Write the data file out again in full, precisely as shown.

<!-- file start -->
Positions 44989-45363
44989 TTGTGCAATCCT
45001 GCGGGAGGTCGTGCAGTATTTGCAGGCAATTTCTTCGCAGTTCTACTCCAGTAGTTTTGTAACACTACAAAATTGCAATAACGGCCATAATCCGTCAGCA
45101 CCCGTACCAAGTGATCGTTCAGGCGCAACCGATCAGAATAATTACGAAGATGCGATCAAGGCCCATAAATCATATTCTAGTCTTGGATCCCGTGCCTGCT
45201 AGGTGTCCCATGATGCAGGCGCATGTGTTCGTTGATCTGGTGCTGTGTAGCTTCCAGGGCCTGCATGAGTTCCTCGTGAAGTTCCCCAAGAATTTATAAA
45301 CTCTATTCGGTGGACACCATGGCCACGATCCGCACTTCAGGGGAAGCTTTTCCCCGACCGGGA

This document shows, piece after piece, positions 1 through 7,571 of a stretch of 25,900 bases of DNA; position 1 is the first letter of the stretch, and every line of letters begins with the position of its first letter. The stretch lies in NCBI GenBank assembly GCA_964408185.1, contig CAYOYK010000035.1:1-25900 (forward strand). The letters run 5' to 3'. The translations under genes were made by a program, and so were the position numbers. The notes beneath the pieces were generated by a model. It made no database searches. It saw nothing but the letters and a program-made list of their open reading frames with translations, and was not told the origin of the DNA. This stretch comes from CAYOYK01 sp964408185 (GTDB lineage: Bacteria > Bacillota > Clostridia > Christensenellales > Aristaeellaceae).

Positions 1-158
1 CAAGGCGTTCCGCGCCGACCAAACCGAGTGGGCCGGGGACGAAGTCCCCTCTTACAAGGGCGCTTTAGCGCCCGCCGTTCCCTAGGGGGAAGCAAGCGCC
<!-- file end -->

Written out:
Positions 44989-45363
44989 TTGTGCAATCCT
45001 GCGGGAGGTCGTGCAGTATTTGCAGGCAATTTCTTCGCAGTTCTACTCCAGTAGTTTTGTAACACTACAAAATTGCAATAACGGCCATAATCCGTCAGCA
45101 CCCGTACCAAGTGATCGTTCAGGCGCAACCGATCAGAATAATTACGAAGATGCGATCAAGGCCCATAAATCATATTCTAGTCTTGGATCCCGTGCCTGCT
45201 AGGTGTCCCATGATGCAGGCGCATGTGTTCGTTGATCTGGTGCTGTGTAGCTTCCAGGGCCTGCATGAGTTCCTCGTGAAGTTCCCCAAGAATTTATAAA
45301 CTCTATTCGGTGGACACCATGGCCACGATCCGCACTTCAGGGGAAGCTTTTCCCCGACCGGGA

This document shows, piece after piece, positions 1 through 7,571 of a stretch of 25,900 bases of DNA; position 1 is the first letter of the stretch, and every line of letters begins with the position of its first letter. The stretch lies in NCBI GenBank assembly GCA_964408185.1, contig CAYOYK010000035.1:1-25900 (forward strand). The letters run 5' to 3'. The translations under genes were made by a program, and so were the position numbers. The notes beneath the pieces were generated by a model. It made no database searches. It saw nothing but the letters and a program-made list of their open reading frames with translations, and was not told the origin of the DNA. This stretch comes from CAYOYK01 sp964408185 (GTDB lineage: Bacteria > Bacillota > Clostridia > Christensenellales > Aristaeellaceae).

Positions 1-158
1 CAAGGCGTTCCGCGCCGACCAAACCGAGTGGGCCGGGGACGAAGTCCCCTCTTACAAGGGCGCTTTAGCGCCCGCCGTTCCCTAGGGGGAAGCAAGCGCC